Will our new Council listen to women?

We have written to all the candidates in next month’s Brighton & Hove Council elections, asking them to consider and respond to our concerns about services for women and girls in the city.

We publish our letter here, in three parts. If you are a voter in Brighton & Hove, we invite you to ask the candidates in your ward how they respond to these concerns.

Dear candidate,

We are a group of local women who are campaigning for women’s rights and interests to be recognised and respected by policy makers and service providers.

We are contacting all candidates in the forthcoming local elections, to ask for your views on the following local issues of concern to us. Please be assured that any responses to this email will be kept confidential within our group. If you are interested in engaging in a dialogue with us on these issues, we would be very pleased to meet with you.

Part 1: Rape Crisis and Domestic Violence services

We are saddened and angry that female victims of rape and sexual violence in Brighton & Hove do not currently have access to any services which are for female people only. Some of us are survivors of rape and sexual violence, and all of us are aware that for many women, a female-only therapeutic space is essential for recovery and healing from the trauma of having been assaulted.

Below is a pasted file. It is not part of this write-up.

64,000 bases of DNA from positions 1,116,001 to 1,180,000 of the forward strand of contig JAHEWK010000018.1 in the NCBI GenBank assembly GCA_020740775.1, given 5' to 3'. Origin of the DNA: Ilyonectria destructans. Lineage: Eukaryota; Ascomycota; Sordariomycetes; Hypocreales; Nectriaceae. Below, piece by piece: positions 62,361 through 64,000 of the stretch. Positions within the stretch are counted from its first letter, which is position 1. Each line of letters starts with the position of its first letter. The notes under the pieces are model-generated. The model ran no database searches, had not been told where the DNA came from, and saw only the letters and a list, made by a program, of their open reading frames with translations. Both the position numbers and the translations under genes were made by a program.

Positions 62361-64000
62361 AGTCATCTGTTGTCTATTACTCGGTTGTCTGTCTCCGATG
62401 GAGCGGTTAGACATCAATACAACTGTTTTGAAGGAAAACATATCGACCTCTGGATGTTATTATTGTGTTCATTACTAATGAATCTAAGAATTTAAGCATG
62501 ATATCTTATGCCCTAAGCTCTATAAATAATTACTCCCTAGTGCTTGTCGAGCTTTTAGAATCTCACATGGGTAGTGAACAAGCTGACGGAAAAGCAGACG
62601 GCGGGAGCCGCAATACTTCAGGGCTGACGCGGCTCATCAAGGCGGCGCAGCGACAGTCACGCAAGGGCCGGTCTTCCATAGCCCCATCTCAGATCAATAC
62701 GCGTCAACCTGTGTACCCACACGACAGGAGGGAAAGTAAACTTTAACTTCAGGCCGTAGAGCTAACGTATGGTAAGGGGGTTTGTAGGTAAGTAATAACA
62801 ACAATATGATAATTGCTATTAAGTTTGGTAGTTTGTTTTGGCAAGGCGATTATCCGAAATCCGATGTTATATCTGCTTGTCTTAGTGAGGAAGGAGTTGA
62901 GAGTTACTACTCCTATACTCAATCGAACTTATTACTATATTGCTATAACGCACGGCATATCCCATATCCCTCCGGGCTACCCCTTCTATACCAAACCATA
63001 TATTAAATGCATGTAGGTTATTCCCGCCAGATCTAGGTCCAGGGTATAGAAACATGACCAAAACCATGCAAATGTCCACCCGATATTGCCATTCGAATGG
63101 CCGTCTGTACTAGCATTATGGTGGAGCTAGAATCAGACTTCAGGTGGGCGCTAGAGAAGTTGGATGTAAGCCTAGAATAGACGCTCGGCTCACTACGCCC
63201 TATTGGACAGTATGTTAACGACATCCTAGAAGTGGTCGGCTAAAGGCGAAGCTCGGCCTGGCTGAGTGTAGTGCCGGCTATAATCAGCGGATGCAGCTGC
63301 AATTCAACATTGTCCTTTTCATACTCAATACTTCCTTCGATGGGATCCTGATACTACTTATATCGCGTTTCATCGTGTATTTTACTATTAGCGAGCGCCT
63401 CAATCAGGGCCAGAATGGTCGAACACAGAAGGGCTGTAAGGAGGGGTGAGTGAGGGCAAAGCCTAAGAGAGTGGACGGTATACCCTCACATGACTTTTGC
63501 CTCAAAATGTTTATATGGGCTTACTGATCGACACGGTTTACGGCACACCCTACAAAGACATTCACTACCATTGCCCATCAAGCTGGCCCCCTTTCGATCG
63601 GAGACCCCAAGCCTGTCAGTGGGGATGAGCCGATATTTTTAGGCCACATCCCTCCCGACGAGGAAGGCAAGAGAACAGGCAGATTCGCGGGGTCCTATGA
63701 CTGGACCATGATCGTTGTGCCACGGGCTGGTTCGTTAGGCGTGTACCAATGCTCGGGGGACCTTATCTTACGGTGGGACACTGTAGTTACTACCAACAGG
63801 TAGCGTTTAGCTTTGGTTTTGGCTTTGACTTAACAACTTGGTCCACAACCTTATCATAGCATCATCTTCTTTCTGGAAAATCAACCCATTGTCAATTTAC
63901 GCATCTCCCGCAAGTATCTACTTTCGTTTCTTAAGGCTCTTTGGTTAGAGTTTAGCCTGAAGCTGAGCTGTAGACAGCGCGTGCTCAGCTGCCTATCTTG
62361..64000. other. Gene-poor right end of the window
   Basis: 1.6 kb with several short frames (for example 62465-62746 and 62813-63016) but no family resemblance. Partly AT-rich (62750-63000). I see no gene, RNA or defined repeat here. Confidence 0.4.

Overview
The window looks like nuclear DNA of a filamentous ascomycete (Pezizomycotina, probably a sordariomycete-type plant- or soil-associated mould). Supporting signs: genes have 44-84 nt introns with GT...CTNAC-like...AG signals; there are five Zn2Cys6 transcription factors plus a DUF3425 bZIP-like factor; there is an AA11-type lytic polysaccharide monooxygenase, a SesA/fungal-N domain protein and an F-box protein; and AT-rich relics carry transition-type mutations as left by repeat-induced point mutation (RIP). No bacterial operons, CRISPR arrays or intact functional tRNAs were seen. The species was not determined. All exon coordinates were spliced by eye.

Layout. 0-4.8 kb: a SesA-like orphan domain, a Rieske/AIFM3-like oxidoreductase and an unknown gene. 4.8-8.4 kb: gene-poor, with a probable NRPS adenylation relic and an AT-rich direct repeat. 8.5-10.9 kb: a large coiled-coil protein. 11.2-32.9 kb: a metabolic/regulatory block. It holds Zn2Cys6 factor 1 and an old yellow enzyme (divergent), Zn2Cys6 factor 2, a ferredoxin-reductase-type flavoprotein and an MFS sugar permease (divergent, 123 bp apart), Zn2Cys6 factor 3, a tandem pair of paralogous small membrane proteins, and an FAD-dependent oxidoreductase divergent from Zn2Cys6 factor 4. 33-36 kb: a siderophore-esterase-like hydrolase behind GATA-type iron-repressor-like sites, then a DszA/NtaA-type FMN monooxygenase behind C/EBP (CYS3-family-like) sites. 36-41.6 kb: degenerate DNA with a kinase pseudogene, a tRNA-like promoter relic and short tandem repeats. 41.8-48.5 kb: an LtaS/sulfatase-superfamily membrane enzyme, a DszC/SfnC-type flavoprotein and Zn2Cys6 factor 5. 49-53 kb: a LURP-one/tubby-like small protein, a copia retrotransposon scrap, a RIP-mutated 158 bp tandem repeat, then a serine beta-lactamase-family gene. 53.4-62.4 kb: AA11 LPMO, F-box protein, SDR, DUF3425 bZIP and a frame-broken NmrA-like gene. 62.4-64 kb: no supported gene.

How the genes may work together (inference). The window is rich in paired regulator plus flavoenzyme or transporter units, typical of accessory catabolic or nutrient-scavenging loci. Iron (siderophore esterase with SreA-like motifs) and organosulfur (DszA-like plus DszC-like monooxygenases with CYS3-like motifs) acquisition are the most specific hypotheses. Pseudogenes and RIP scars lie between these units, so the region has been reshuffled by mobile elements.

Read more of Part 1

Part 2: Safety, privacy and dignity for girls in local schools

We have concerns about some of the advice in the Trans Inclusion Schools Toolkit, issued by the council to local schools. Some of us are parents, some are teachers, and all of us are concerned that the rapid and unprecedented growth in the number of children identifying as trans may be having unacknowledged adverse impacts on girls (including those who are trans-identified themselves) in our local schools.

Read more of Part 2

Part 3. Respect for diversity of opinion

As a feminist group, we disagree with some of the concepts promoted by organisations who provide training for professionals in the city. For example, the Trans Inclusion Schools Toolkit includes the following statements, without acknowledging that they are controversial:

“Developing a positive sense of gender identity is an important part of growing up for all children and young people.” (page 6)

“Cisgender Person –a person whose sex assigned at birth matches their gender identity. In other words, a term for non-trans people” (page 8)

“Gender identity, sex, sexual orientation and gender expression are all spectrums and are all different” (page 10)

Read more of Part 3

If you are elected to Brighton & Hove Council in May, will you publicly support respectful discussion and debate around sex and gender?

Awaiting your reply with interest,

Brighton ReSisters

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